How do you work out what stimulates release of a hormone which isn’t expressed in rodents or cell lines, and is challenging to measure reliably? Using newly-developed human small intestinal organoid lines and a targeted mass spectrometry assay, a recent study from the Gribble-Reimann laboratory at the IMS-MRL and published in Molecular Metabolism, presents the first detailed characterisation of the factors regulating secretion of the gut hormone motilin (MLN).
Motilin is an important regulator of gastrointestinal motility, and partly underlies the link between hunger and a ‘rumbly tummy’ (strong stomach contractions, known as phase III of the migrating motor complex). Between meals, motilin is released cyclically in response to duodenal acidification and gallbladder emptying. In this study, researchers identified acid-sensing ion channels (ASICs) and the G-protein bile acid receptor GPBAR1 as being at least partly responsible for this inter-digestive control of motilin secretion. Postprandial alterations in motilin are highly dependent on the meal’s macronutrient composition. Fats, however, appear to stimulate motilin release in human subjects, which researchers here showed is likely to occur by sensing of both lipid breakdown products – via the free fatty acid receptor FFA1 and monoacylglycerol receptor GPR119 – and bile acids acting on GPBAR1.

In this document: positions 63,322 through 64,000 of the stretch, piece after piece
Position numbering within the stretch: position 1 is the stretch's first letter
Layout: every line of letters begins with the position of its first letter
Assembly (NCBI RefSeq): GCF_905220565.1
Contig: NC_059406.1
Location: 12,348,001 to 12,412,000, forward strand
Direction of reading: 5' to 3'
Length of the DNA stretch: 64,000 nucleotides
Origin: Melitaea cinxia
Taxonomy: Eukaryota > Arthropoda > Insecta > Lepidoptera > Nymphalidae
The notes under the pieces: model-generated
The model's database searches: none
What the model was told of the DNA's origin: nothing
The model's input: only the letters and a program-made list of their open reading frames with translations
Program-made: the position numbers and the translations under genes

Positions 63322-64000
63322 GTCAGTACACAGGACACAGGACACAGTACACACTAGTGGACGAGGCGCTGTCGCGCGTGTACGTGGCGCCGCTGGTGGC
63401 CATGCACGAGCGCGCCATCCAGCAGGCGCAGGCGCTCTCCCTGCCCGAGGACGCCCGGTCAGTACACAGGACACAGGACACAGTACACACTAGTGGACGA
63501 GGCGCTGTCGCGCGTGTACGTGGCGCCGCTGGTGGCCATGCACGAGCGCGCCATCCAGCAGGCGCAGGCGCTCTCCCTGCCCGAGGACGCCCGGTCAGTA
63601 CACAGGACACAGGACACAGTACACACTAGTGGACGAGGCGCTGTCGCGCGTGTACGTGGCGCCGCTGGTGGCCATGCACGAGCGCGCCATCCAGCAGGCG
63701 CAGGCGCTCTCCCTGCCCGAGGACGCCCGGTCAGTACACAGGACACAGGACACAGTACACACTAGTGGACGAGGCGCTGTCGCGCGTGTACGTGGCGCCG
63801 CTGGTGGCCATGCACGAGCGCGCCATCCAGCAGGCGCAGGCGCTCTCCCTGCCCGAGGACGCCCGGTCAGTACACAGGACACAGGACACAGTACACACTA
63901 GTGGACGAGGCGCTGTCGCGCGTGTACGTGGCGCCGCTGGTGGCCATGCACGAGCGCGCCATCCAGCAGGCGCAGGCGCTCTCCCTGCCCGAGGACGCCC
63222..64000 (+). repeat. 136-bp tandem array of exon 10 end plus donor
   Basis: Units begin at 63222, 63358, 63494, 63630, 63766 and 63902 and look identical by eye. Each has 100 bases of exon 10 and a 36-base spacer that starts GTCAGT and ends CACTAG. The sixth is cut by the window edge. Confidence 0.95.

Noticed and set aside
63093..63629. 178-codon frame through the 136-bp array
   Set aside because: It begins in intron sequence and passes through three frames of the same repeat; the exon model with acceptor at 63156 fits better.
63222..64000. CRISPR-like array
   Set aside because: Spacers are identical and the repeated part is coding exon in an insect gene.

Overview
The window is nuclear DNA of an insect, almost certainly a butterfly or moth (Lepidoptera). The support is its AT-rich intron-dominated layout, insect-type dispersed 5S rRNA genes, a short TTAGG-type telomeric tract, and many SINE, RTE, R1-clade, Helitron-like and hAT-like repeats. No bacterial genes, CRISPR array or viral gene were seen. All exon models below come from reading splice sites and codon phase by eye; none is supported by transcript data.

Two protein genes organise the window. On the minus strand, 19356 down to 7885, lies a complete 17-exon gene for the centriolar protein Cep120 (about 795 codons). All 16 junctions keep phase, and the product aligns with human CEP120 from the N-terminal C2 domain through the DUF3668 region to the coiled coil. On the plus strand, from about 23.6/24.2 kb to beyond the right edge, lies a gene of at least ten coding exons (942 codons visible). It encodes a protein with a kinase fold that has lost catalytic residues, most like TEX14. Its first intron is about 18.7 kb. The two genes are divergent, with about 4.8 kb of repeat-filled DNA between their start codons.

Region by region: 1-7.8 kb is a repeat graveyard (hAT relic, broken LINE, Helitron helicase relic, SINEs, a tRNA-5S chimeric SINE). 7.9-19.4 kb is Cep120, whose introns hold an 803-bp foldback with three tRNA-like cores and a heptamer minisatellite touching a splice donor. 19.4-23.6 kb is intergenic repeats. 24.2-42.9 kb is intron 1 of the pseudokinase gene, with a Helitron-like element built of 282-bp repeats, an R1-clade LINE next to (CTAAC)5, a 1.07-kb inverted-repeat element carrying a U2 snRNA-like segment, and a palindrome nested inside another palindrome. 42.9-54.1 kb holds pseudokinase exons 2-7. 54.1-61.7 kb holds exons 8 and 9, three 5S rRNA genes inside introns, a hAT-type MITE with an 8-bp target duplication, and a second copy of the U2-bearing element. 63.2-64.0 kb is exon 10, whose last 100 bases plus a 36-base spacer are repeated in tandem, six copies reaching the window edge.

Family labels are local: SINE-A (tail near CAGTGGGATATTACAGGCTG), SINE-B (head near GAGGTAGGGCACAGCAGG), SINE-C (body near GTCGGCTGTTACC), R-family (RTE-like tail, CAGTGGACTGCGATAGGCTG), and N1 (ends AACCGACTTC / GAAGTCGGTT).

This work using organoids as an in vitro model of human enteroendocrine cell function offers new insights into the physiology of motilin, which is a potential target in the development of new prokinetic drugs.